Brexit talks "must end by autumn": Great Britain informs the EU that the negotiations cannot go on forever
- Sources said the EU accepted that Britain would not move its red lines in talks
- However, Michel Barnier warned the United Kingdom that there would be no "agreement at any cost".
- This stands before the crucial Brexit trade negotiations that begin on Tuesday
Brexit Britain has warned the EU that trade talks cannot last forever and must be completed before autumn.
Before the next round of crunch talks this week, sources close to the negotiations said that the EU had accepted that Britain would not budge on its red lines.
It came when EU negotiator Michel Barnier warned Boris Johnson not to miss his promises.
Britain has warned the EU that the Brexit trade talks cannot last forever and must be completed before autumn. In the picture, Boris Johnson speaks to Chancellor Angela Merkel and other officials at a European Union summit in Brussels in October 2019
In an interview with the Sunday Times, Mr. Barnier submitted an ultimatum saying that there would be no "agreement at any cost".
He said: “We remember very well the text we negotiated with Boris Johnson. And we just want to see that this is kept. On the letter … And if that doesn't happen, there will be no agreement. & # 39;
In response to this, a British source near yesterday's negotiations said: & # 39; We expect next week's round to be constructive and keep the process on track. But then we need things to go faster.
“The EU finally seems to have understood that we will no longer pursue the basics. So now they need to think quickly about how to find an agreement that reflects this reality.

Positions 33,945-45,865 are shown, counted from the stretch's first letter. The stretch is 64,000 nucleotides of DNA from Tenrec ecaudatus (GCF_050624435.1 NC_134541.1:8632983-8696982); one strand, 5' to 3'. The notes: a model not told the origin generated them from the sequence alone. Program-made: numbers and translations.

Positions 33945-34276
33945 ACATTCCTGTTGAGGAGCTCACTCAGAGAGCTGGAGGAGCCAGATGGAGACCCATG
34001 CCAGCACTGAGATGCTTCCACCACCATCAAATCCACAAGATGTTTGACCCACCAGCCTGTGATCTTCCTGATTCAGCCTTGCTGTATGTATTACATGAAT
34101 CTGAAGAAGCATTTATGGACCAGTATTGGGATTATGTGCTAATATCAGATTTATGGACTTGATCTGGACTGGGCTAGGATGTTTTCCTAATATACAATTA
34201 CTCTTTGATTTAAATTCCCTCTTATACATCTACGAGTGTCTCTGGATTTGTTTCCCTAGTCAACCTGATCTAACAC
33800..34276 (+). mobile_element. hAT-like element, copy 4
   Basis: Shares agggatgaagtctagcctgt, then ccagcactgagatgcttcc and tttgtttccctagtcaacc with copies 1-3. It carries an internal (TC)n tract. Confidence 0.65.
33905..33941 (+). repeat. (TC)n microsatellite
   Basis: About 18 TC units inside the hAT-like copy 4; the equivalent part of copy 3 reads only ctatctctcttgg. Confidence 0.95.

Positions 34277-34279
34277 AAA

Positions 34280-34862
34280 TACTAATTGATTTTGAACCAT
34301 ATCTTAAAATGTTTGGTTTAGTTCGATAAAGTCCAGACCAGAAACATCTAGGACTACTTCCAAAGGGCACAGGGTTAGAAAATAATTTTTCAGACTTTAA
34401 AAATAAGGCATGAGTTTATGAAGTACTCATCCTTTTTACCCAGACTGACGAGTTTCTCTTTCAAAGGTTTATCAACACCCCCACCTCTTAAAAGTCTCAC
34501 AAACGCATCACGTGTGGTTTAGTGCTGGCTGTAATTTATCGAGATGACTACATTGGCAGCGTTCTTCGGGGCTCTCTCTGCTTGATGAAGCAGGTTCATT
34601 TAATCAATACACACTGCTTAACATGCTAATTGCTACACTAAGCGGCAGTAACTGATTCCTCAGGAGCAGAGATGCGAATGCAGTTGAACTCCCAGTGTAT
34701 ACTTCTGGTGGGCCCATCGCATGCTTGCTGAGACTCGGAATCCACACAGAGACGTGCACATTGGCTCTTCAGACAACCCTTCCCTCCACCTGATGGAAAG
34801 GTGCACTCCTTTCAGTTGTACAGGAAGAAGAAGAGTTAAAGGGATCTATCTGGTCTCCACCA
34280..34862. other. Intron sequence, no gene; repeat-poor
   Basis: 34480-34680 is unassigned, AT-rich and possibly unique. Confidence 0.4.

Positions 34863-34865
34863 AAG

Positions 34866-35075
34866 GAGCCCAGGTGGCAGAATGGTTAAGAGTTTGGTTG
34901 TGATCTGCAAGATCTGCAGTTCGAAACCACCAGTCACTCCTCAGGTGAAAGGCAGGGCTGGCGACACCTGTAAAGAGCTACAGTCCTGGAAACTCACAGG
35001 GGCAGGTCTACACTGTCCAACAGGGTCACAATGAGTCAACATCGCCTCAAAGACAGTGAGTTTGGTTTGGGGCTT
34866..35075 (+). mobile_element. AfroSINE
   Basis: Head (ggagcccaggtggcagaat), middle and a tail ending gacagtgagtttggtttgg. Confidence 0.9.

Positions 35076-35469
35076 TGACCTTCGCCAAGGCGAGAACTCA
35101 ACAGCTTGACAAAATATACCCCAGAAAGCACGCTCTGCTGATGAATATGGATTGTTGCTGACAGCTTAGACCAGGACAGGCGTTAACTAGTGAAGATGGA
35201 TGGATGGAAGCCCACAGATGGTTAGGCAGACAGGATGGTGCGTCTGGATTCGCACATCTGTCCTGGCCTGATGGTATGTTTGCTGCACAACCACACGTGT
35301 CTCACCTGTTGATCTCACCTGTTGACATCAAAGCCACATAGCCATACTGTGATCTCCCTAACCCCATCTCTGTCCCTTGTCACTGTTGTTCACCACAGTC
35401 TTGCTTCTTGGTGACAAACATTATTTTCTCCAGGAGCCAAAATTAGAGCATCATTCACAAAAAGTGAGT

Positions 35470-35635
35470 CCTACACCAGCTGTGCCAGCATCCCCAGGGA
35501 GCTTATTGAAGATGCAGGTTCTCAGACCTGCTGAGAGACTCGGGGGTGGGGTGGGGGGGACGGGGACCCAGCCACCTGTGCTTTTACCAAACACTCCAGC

EU negotiator Michel Barnier warned Boris Johnson not to miss his promises and issued an ultimatum that there would be "no agreement at all costs".
PM changes his mind about Huawei
According to a high-ranking government source, Boris Johnson has changed his mind about the deal with Chinese telecommunications giant Huawei.
The company will have crunch talks with Downing Street this week after reports say No. 10 is looking for a way out of the deal to help Huawei build 35 percent of the 5G network.
The meeting with Sir Edward Lister, one of Mr. Johnson's senior executives, was described as a "clarifying moment" for the company.
A high-ranking government source told the Sunday Times that the prime minister wanted to use a new security check "as cover" to get out of the business. Another said that Mr. Johnson's attitude had changed.
It is believed that No. 10 has worked out a plan to phase out Huawei's role by a set date, with 2023 set as a possible deadline.
“Conversations cannot go on forever. The UK must ensure that companies can adequately prepare for what will happen at the end of the year. & # 39;
Government sources have accused the EU of delaying talks until autumn when it will be too late for companies to prepare.
A senior government source said: "The EU needs to bring a political reality to its approach and recognize that it cannot use its usual delay tactics to drag the talks into the fall.
& # 39; October is too late. Our companies need to know if there will be a trade deal by then to prepare for the end of the transition. & # 39;
The last round of negotiations ended in a standoff after both sides failed to agree on key areas such as fisheries, a level playing field between UK and EU companies and the role of European courts.
The next round, which starts this week, is crucial as negotiators need to determine whether sufficient progress has been made or resort to no-deal planning.
The negotiators privately expect the pace to accelerate in July after a meeting between the Prime Minister and the President of the EU Commission, Ursula von der Leyen.